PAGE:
Here is another example of a scan I may run when the S&P 500 is within about 15% of its highs. This one is a little looser in that it still finds stocks that are further off their highs and maybe have been moving sideways for a while (no 1-month return criteria). Instead, some longer-term strength criteria are added in, such as stocks need to be strong in their own sector . The limit portion controls the price paid in case there is gap higher or very little volume until a much higher price. Price breaks above the consolidation to trigger a long trade. Volume ideally drops off during the consolidation or at least has one or more really low volume days .
Cup And Handle Trading Strategy
It should not drop into the lower half of the cup; it should stay in the upper third. The pattern can be seen in both small timeframes, like a one-minute chart, and in big time frames, such as daily, get a trade weekly, and monthly charts. It occurs when there’s a wave down of price, followed by a period of stabilization, and then followed by a rally of approximately equal size to the prior decline.
A cup and handle is considered a bullish signal extending an uptrend, and is used to spot opportunities to go long. According to Bulkowski , the averaged maximum decline of the inverse cup and handle is 16%. Some traders recommend placing stop orders right beneath the upper third of the cup for the best risk to reward levels. When looking to identify if the pattern is broken, a trader would want to keep a close eye on the consolidation pattern that is forming at the handle. The stop loss aims to control risk to the trader in the event that the trading pattern is invalidated. Now, a stop-loss order gets a trader out of a trade if the price drops instead of heading higher after the breakout occurs.
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Price moves up again and forms a consolidation in the middle to upper portion of the triangle . If the consolidation is taking up most of bullish chart patterns the triangle, which is now quite narrow, that is also fine. The consolidation can also form just above the top line of your triangle.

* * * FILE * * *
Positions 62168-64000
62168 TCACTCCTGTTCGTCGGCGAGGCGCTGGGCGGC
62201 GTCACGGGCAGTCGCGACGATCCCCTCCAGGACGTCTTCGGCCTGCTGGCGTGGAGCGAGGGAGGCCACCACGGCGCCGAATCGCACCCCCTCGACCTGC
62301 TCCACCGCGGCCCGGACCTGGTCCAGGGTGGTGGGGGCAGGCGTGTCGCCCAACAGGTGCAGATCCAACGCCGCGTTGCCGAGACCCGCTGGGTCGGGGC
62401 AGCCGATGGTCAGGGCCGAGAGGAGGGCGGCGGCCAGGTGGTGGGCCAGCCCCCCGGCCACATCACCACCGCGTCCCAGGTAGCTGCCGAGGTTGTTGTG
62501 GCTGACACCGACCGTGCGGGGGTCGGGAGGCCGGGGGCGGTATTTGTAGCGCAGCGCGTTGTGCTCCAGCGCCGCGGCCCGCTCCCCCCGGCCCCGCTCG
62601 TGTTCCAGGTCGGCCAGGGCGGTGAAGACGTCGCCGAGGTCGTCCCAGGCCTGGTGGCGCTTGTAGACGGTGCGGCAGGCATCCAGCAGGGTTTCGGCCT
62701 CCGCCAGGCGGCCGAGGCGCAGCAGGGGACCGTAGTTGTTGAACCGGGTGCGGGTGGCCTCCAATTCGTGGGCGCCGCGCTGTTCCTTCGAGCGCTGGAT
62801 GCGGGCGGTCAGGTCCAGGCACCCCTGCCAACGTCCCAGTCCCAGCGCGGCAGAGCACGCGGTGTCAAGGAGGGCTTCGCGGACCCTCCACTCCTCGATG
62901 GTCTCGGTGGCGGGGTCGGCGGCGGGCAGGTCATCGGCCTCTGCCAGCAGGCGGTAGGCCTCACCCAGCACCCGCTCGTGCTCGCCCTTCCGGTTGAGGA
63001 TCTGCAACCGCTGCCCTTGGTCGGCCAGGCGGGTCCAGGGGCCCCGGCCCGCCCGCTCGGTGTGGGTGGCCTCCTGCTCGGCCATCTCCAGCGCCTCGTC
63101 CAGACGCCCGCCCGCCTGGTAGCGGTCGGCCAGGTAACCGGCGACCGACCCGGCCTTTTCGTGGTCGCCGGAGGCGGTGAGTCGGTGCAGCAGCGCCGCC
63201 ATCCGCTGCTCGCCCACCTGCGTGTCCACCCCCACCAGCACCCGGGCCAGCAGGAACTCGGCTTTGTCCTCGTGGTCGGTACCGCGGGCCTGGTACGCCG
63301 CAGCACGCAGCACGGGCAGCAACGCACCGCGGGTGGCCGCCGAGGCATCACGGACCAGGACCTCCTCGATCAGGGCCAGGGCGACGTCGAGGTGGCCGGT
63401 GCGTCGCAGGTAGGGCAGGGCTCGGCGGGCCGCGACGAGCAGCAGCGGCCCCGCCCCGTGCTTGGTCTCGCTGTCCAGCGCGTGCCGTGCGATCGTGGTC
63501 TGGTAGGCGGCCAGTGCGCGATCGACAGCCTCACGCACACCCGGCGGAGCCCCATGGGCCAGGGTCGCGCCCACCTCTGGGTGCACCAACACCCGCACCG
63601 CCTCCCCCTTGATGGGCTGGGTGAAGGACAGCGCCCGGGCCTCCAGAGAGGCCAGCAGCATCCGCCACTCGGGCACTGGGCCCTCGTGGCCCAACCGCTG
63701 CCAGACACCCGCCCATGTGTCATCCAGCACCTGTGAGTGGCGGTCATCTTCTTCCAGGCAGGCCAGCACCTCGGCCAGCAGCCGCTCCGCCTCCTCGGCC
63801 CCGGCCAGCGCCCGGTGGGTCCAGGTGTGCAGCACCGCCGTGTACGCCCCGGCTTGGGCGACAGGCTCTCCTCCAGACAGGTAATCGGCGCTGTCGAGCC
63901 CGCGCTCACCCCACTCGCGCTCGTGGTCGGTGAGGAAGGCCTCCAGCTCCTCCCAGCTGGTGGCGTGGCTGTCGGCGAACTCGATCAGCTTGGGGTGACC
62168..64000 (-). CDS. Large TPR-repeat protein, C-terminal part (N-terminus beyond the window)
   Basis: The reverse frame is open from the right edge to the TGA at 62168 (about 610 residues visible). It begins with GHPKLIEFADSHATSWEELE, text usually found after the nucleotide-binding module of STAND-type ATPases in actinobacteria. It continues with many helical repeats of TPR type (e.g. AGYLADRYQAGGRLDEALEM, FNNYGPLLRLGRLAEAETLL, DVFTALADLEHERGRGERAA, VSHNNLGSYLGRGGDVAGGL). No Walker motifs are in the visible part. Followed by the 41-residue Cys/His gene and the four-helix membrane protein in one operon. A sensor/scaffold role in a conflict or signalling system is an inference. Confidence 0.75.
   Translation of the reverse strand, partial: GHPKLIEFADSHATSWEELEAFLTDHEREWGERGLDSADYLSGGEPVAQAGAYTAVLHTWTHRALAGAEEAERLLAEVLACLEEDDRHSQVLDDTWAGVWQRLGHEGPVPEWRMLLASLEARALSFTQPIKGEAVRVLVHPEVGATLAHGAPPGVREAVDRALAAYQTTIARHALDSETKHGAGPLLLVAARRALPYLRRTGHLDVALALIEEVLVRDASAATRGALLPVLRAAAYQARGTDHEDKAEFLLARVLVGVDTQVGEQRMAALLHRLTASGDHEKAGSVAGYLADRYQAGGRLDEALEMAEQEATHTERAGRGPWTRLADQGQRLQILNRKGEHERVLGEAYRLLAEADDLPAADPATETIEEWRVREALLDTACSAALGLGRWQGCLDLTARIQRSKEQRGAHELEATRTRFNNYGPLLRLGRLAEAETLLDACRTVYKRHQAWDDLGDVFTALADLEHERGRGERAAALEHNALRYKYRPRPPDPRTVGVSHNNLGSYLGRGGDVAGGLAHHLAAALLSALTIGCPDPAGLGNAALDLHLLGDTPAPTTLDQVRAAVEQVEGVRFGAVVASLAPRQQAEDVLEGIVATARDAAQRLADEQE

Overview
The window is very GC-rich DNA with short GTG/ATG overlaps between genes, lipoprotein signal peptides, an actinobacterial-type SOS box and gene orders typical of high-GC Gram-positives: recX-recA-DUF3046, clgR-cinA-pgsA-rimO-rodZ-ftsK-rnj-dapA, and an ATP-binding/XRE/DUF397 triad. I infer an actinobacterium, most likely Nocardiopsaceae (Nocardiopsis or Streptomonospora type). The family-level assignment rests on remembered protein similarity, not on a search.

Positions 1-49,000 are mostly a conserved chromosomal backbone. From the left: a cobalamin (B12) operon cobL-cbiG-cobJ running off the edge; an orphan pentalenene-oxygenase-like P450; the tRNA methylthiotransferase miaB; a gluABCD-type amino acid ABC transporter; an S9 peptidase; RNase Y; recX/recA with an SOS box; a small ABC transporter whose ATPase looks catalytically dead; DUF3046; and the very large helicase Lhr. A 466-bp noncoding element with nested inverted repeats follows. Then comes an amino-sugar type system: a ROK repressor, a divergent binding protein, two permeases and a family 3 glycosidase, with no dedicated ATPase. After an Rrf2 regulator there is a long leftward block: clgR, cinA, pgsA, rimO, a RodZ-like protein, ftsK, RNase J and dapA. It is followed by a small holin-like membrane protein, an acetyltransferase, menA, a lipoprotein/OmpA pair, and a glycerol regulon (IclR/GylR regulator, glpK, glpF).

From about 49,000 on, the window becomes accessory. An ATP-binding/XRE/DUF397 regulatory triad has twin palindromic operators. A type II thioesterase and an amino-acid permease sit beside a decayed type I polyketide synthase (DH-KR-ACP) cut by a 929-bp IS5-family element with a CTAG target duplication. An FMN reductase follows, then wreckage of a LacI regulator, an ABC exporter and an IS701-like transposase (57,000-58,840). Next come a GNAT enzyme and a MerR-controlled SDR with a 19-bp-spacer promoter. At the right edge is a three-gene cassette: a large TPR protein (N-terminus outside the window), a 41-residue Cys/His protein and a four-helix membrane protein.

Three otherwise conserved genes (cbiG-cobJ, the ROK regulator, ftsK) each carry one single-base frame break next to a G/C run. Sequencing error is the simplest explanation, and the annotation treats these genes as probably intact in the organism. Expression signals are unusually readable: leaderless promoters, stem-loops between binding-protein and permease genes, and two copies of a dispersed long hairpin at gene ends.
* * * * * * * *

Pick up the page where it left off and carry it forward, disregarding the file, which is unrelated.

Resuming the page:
As the stock once again tests its highs, another pullback – the handle – is observed, but this time bullish investors are able to push the stock higher as they snap up discounted shares. The cup and handle pattern is a bullish continuation pattern that consists of two parts, the cup and the handle. The cup typically takes shape as a pull back and subsequent rise, with the candlesticks in the center of the cup giving it the form of a rounded bottom. The handle is made up of downward-sloping price action that soon breaks out above the upper resistance line to indicate the continuation of the original bullish trend. Traders use this visual pattern to spot trends in the market and make trades based on the pattern. This type of pattern offers a logical entry point as well as a stop-loss location .
Bearish Cup And Handle Trading Example
If you’re looking for a trading platform, check out StocksToTrade. Traders of all levels will love our charts, built-in scans, watchlist capabilities, and so much more. Every day we provide members with mentorship, webinars, chat, trading education, and community. It’s all so you can ask questions, get answers, and find your market groove.
In that case, an exceptional growth stock can fall 40%, 50% or more and still make a successful breakout. The cup should form smoothly, without major price declines on the left side. Sharp gains on the right side aren’t necessarily good, either. You might think that the opposite of a panic-driven exit would be a good thing.
Now you have another chart pattern in your tool belt to study. The cup and handle is one of the classic patterns that every trader should know. The bottom of the cup is a stabilizing period where the price moves sideways. This means that the price found a good support level that it couldn’t drop below for some time. That can provide traders with a strong point to set a stop loss.